Study Community Medicine, Community Medicine Schools


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A new branch of medicine provides comprehensive health services for the prevention of illness, promotion of health, curative and rehabilitative services to the community is called Community Medicine. Community Medicine, like preventive and social medicine, public health and community health, shares a mutual understanding and that is, to take care of the local community. The concern does not focus on the optimum health of the individual anymore; instead it has expanded into those that concern the community as well. The key factor in making the “Health for All” goal is through Community Medicine.

New problems concerning slums, accumulation of refuse and human excreta, overcrowding as well as other social problems developed during the industrial revolution of the 18th century. Frequent disease outbreaks such as cholera gained the attention of the people and the government to better the health conditions of the public. A great sanitary awakening was brought about by the Public Health Act of 1848 in England as a sign of acceptance to the fact that the state is responsible for the people’s health. A more comprehensive act was made in 1875 known as the Public Health Act of 1875. The American Public Health Association was created in 1872 as an organized professional body.

To become a specialist in Community Medicine, a medical student is required 5 years of approved residency training after medical school which includes:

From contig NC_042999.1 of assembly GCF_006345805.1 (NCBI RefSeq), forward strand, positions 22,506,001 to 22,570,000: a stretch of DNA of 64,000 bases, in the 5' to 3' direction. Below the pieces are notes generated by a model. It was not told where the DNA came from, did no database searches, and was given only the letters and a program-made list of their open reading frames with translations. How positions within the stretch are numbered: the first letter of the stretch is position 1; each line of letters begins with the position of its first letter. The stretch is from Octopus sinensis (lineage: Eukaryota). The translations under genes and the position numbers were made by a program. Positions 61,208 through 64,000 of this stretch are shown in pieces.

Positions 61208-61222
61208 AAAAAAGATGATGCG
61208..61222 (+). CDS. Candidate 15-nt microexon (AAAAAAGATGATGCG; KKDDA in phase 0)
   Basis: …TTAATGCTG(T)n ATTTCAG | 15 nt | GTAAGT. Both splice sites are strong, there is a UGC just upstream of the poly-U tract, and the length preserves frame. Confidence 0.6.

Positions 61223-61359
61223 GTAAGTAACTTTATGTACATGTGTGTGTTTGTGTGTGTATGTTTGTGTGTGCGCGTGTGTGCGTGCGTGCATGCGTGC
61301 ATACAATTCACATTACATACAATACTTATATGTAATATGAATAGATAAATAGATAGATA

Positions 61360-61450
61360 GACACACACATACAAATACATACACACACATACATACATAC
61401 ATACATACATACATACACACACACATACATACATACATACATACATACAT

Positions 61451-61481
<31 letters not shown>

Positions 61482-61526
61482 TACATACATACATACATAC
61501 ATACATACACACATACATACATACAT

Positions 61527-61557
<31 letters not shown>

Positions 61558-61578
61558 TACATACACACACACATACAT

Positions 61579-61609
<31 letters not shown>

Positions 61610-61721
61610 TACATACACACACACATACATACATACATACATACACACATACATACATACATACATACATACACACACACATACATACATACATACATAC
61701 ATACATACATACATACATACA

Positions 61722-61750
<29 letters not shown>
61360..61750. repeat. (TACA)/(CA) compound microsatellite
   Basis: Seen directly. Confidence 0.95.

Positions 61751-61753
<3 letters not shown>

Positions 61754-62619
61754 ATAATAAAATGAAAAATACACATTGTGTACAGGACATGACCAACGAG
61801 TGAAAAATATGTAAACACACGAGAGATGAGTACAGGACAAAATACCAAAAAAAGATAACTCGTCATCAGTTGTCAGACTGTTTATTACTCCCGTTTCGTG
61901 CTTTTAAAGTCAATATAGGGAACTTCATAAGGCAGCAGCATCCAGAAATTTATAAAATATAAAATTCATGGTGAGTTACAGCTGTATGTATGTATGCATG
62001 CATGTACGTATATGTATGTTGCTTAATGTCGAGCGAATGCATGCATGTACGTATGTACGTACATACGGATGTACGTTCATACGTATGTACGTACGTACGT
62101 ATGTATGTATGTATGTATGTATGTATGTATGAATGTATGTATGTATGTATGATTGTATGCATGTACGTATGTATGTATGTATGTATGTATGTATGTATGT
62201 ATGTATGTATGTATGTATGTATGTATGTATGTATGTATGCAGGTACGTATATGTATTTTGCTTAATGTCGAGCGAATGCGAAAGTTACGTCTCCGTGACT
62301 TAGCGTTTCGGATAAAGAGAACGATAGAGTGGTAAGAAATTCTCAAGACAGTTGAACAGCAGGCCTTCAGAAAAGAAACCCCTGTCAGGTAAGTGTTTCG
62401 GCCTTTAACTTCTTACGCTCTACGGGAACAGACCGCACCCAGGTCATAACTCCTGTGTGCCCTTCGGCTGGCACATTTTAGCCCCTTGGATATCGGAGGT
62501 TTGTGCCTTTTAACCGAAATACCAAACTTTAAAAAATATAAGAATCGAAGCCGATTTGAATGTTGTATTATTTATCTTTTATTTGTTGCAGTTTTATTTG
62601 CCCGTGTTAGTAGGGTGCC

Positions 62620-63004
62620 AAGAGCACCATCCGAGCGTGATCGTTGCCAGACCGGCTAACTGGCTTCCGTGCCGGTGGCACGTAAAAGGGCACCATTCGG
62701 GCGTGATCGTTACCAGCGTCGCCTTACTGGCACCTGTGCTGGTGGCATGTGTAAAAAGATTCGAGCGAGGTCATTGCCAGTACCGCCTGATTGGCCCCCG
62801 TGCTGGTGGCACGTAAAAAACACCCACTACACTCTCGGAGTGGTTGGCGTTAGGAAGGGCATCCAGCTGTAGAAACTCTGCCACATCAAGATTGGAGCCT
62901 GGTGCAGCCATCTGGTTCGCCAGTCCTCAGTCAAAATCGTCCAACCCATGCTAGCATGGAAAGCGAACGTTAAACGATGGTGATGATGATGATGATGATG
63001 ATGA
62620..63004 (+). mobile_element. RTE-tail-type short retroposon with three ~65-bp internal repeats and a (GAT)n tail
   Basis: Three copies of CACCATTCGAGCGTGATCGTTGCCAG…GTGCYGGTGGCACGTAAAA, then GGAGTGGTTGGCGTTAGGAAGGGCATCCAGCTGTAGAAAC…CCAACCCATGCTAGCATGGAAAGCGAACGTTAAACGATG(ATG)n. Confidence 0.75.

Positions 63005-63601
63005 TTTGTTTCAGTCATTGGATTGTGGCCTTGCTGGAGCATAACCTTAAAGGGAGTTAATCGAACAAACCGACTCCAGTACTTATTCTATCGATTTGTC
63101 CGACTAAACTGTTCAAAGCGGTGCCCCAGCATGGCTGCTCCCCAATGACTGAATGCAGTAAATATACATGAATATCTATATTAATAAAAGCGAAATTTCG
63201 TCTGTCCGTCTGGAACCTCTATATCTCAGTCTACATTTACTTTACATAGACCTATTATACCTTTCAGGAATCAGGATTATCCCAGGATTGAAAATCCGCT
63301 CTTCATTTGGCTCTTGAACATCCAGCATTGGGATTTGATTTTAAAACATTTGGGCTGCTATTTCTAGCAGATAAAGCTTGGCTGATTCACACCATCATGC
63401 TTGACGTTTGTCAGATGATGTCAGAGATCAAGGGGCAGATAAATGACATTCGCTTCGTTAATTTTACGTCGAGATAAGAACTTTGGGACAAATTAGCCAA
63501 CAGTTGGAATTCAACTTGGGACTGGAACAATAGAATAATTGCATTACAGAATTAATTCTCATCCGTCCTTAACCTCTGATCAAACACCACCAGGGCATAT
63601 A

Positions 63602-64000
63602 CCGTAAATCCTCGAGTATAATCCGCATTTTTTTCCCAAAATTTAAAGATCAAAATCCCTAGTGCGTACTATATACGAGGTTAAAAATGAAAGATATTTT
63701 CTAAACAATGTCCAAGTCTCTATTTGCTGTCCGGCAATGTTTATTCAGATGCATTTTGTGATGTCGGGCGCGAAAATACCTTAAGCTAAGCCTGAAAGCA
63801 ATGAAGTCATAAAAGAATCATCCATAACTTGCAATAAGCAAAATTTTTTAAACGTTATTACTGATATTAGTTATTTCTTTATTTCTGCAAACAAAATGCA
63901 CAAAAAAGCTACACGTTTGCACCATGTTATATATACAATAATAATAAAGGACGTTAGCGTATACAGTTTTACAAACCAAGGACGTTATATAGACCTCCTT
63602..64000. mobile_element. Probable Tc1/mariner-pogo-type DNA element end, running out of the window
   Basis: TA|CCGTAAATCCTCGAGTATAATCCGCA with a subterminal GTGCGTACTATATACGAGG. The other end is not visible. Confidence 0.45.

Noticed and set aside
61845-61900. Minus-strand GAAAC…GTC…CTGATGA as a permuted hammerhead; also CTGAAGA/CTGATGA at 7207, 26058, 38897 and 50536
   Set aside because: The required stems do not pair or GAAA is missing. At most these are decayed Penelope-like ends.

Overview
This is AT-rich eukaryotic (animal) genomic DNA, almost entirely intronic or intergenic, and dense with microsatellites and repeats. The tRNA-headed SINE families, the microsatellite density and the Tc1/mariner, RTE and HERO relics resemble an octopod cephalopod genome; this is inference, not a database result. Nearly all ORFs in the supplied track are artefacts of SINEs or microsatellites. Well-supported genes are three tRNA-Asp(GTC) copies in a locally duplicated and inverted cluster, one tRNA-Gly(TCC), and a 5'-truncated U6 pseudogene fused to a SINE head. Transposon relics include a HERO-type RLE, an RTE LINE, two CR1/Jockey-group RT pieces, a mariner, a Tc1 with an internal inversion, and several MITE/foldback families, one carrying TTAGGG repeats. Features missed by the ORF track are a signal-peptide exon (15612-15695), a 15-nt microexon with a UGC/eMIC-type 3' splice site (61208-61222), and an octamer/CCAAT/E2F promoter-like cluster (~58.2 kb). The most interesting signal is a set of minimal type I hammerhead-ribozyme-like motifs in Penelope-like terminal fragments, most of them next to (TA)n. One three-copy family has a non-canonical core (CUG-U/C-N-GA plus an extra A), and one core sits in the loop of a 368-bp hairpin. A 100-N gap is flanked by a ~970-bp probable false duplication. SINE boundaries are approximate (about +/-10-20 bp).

• Basic Clinical Training for one to two years
  • Three years in a RCPSC-approved, university-sponsored program which includes course work in the community medicine sciences and responsibilities.
  • Further training for another year in a RCPSC-approved, university-sponsored programs that can include residency in any relevant clinical specialty usually internal medicine, pediatrics, obstetrics or psychiatry
  • Clinical Training for two years through the Family Medicine Residency Program which leads to the eligibility to gain certification for family medicine (CCFP).
  • Students are also required one year of academic courses in Community Medicine plus an additional one year of minimum field placement.

There are various settings where a community medicine specialist can work in. The highest percentage work in an administrative office, followed by a university or faculty medicine, academic centers for health sciences or research unit, and lastly in private offices or clinics. The following are the career options for the Community Medicine Specialist:

  • Epidemiologist
  • Public Health Officer in State or Central Health Services
  • Project Health Manager
  • Family Physician
  • Clinical Instructor or Teacher in a University or Public Health Schools

45% of community medicine specialists state that their main patient-care setting is an inter-professional practice. Those who are into group practice are on-call and all the expenses including office staff, equipment and office space are equally shared and divided among the physicians. A small percent of 17% engage in a solo practice.

40% or two-fifths of the community medicine specialist’s income comes from a salary and only one-fifth and below receive 90+% of their income from sessions or hourly rates. 27% get their income from a mixed source such as free-for-service, capitation, per session contract, benefits or pensions, or on-call remuneration.

Job positions for Community Medicine: